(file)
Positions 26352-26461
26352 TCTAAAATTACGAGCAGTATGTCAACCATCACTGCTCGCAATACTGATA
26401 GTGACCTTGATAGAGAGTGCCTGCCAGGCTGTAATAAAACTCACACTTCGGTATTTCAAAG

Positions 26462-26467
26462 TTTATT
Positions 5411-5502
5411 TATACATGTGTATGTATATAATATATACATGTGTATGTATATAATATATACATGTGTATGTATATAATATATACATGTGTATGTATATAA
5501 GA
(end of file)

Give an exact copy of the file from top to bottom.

Positions 26352-26461
26352 TCTAAAATTACGAGCAGTATGTCAACCATCACTGCTCGCAATACTGATA
26401 GTGACCTTGATAGAGAGTGCCTGCCAGGCTGTAATAAAACTCACACTTCGGTATTTCAAAG

Positions 26462-26467
26462 TTTATT
Positions 5411-5502
5411 TATACATGTGTATGTATATAATATATACATGTGTATGTATATAATATATACATGTGTATGTATATAATATATACATGTGTATGTATATAA
5501 GA